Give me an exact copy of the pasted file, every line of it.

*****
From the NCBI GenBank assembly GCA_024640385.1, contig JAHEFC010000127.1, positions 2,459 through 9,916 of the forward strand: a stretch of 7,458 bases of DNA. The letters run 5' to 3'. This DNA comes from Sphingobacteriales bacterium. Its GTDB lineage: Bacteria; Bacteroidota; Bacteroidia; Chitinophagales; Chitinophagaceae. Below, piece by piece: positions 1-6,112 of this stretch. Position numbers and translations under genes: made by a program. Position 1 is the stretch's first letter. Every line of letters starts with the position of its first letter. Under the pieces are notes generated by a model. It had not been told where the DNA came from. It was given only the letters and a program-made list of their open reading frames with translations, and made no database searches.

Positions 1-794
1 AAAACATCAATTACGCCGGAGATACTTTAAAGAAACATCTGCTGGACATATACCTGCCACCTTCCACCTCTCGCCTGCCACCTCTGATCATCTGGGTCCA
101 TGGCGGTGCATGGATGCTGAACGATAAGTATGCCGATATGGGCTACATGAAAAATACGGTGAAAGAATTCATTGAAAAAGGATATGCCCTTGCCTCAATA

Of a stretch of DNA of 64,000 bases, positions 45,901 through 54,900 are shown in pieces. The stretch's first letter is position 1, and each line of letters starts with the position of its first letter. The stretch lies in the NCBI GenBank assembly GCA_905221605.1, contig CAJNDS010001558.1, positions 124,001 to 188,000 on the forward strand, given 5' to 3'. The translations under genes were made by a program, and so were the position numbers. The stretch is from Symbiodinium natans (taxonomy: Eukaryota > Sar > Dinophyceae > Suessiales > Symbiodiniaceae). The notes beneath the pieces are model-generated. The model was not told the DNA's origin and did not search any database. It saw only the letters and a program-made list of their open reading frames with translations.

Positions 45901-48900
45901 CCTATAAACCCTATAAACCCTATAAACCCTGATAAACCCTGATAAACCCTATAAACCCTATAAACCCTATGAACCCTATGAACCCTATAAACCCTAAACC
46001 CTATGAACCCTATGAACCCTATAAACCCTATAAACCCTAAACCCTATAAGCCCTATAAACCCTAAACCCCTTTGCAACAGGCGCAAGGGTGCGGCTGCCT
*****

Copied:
From the NCBI GenBank assembly GCA_024640385.1, contig JAHEFC010000127.1, positions 2,459 through 9,916 of the forward strand: a stretch of 7,458 bases of DNA. The letters run 5' to 3'. This DNA comes from Sphingobacteriales bacterium. Its GTDB lineage: Bacteria; Bacteroidota; Bacteroidia; Chitinophagales; Chitinophagaceae. Below, piece by piece: positions 1-6,112 of this stretch. Position numbers and translations under genes: made by a program. Position 1 is the stretch's first letter. Every line of letters starts with the position of its first letter. Under the pieces are notes generated by a model. It had not been told where the DNA came from. It was given only the letters and a program-made list of their open reading frames with translations, and made no database searches.

Positions 1-794
1 AAAACATCAATTACGCCGGAGATACTTTAAAGAAACATCTGCTGGACATATACCTGCCACCTTCCACCTCTCGCCTGCCACCTCTGATCATCTGGGTCCA
101 TGGCGGTGCATGGATGCTGAACGATAAGTATGCCGATATGGGCTACATGAAAAATACGGTGAAAGAATTCATTGAAAAAGGATATGCCCTTGCCTCAATA

Of a stretch of DNA of 64,000 bases, positions 45,901 through 54,900 are shown in pieces. The stretch's first letter is position 1, and each line of letters starts with the position of its first letter. The stretch lies in the NCBI GenBank assembly GCA_905221605.1, contig CAJNDS010001558.1, positions 124,001 to 188,000 on the forward strand, given 5' to 3'. The translations under genes were made by a program, and so were the position numbers. The stretch is from Symbiodinium natans (taxonomy: Eukaryota > Sar > Dinophyceae > Suessiales > Symbiodiniaceae). The notes beneath the pieces are model-generated. The model was not told the DNA's origin and did not search any database. It saw only the letters and a program-made list of their open reading frames with translations.

Positions 45901-48900
45901 CCTATAAACCCTATAAACCCTATAAACCCTGATAAACCCTGATAAACCCTATAAACCCTATAAACCCTATGAACCCTATGAACCCTATAAACCCTAAACC
46001 CTATGAACCCTATGAACCCTATAAACCCTATAAACCCTAAACCCTATAAGCCCTATAAACCCTAAACCCCTTTGCAACAGGCGCAAGGGTGCGGCTGCCT